"Bacon is the candy of meat."

Saturday, January 17, 2015

Tools of the Trade

I am about the farthest thing from an equipment geek, kitchen or otherwise. I like my tools to be decent quality and to perform their stated purpose well. I am also a fan of tools that can be used for many things -- for example, I use rimmed baking sheets for practically everything, and when I knit, I nearly always do it on circular needles. I just don't have the budget or storage space for a lot of highly specialized, high-end equipment, plus I tend to the skeptical when people start raving that only a certain brand of [whatever] can do the job.

Once in a while I do run into a gadget with a single use that I think is brilliant. Those metal lemon squeezers that are bright yellow (or green for limes). That avocado gadget that has a cutting blade on one end, a pit remover in the middle, and a slicer at the other end -- genius!

But I recently acquired two new pieces of equipment that have given me that "where have you been all my life?" giddiness. Here is credit where credit is due.

Silicone baking mats. Those rimmed baking sheets of mine get a serious workout. I do a lot of roasting and broiling in them, and I've had night after night of big sheets protruding from the sink as I try to soak the stuck-on crud off them. I've used rolls and rolls of parchment paper, which then takes up most of the space in the kitchen compost bin. Also, truth be told, for some reason, buttering cookie sheets is one of my least favorite kitchen tasks. Enter the silicone baking sheets. I did a big salmon filet with teriyaki sauce on one the other night, and the whole thing slid right off, skin and all. No scrubbing fish skin and burnt sugar off the pan for days. I just plop the sheet in the baking pan and that's all the prep I need to do. Looking forward to expanding my collection of these to fit all my pans.

Aeropress coffee maker. I know it's the era of the coffee geek, but though I love a good cup of strong, rich coffee (I tend to drink espresso, often with a little condensed milk stirred in), the last thing I have any interest in is delving into the terroir my beans were grown in, searching out the most perfect grind (or the most expensive, high-tech grinder to achieve it), or studying the ideal water temperature, pouring method, or filtration system. I've tried a number of methods -- basic drip coffeemaker (too big since I'm the only coffee drinker in the house), espresso maker (bulky and fiddly), Keurig (wasteful and too limited), French press (too muddy), and Chemex (charming to look at but hard to keep hot enough). Also, in the mornings, the kitchen tends to be in a bit of chaos, with three kids getting breakfast, school lunches being made, and usually whatever didn't fit into the dishwasher the night before still sitting there forlornly in the sink. Someone had mentioned an Aeropress in conversation, and a coffee geek I know chimed in and raved about it. I knew nothing about it, so I looked it up and was intrigued -- smooth and rich espresso using a small, inexpensive, easy-to-clean handheld device and hot water from the kettle. It was worth a shot.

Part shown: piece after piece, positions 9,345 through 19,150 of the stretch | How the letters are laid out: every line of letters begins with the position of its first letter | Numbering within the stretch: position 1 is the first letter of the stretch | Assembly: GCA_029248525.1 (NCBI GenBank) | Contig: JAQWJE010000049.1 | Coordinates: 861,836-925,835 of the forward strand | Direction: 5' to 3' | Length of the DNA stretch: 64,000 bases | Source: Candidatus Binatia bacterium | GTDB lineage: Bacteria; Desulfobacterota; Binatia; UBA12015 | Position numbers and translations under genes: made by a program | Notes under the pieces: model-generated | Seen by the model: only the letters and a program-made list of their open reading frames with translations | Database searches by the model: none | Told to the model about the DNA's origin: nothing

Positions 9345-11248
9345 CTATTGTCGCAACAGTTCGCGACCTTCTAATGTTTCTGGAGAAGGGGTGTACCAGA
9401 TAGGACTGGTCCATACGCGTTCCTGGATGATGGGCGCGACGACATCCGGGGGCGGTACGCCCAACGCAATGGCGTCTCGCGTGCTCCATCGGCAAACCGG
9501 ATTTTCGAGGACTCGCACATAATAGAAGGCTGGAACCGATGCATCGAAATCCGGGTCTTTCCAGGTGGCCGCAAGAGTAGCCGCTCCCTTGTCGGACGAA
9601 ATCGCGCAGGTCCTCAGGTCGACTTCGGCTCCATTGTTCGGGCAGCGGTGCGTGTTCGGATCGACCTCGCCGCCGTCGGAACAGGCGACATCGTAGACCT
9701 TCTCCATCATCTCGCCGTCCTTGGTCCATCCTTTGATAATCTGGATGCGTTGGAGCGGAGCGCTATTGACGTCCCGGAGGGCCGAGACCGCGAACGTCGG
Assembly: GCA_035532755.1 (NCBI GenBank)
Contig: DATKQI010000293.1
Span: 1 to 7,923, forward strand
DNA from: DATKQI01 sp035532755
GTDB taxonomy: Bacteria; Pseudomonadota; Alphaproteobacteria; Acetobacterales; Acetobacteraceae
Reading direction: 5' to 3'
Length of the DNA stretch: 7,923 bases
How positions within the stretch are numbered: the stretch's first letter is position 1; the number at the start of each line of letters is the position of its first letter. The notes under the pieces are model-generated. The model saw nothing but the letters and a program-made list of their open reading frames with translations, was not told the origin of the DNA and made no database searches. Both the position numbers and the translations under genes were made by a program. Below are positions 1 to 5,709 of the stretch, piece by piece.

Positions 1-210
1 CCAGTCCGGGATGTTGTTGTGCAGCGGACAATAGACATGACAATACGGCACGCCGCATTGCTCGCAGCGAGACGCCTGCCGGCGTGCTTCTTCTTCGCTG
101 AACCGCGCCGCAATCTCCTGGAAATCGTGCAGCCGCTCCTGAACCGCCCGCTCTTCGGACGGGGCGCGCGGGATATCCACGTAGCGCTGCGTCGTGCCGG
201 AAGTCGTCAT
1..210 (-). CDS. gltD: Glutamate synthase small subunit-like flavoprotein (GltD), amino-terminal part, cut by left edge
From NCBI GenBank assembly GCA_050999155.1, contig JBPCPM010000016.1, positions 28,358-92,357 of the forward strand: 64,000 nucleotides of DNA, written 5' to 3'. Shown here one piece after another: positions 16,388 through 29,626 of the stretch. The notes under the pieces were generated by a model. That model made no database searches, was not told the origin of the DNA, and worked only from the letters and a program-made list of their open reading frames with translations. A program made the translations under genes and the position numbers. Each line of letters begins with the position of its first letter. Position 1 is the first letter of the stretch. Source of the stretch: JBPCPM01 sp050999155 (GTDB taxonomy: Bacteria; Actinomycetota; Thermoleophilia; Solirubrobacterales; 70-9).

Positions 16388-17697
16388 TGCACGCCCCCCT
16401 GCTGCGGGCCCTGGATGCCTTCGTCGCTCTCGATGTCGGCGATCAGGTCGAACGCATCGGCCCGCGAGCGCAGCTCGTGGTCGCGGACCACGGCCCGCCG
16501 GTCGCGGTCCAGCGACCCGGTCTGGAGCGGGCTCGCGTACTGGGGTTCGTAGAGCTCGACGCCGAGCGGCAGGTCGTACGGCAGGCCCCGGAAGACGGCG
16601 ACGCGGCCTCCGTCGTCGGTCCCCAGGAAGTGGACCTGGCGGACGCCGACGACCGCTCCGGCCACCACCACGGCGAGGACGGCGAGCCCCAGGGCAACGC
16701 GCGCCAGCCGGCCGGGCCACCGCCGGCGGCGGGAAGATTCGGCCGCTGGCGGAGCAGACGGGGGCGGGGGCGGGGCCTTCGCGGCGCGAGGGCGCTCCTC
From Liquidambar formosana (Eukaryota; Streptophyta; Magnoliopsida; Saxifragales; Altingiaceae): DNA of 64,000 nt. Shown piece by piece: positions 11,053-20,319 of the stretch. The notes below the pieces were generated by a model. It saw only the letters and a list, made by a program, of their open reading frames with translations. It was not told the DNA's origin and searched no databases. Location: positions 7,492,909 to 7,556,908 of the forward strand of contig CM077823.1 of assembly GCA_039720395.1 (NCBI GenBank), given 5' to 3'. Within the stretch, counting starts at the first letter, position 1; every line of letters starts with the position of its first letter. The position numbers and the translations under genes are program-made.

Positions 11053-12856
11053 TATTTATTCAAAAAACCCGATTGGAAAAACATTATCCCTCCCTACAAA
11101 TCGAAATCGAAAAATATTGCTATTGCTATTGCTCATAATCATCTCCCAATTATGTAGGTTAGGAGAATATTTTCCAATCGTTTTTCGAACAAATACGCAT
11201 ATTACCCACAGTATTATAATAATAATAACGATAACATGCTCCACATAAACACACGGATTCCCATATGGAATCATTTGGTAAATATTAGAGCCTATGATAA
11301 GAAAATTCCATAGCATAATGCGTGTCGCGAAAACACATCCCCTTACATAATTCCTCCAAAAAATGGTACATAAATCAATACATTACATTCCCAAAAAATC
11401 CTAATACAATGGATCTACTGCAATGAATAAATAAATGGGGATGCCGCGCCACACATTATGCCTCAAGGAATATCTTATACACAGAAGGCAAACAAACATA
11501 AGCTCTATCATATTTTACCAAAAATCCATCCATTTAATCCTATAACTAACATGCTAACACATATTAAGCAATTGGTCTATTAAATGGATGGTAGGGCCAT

It's amazing. The device is essentially a large syringe with a filter cap on one end that takes little circles of filter paper (they can be rinsed and reused, if you want). You put in a measure of coffee, pour hot water up to a line, stir briefly, and then press the syringe plunger down slowly over a waiting cup. You can drink it as espresso or add more hot water (or milk) as desired. Cleanup is ejecting the coffee and filter and rinsing the works under the running tap, the end. It's super quick and easy, and makes incredibly rich and smooth coffee out of even indifferent (and variously ground) beans.

I may be about to put the espresso maker into deep storage, which means I will achieve the Holy Grail of MORE COUNTERSPACE.

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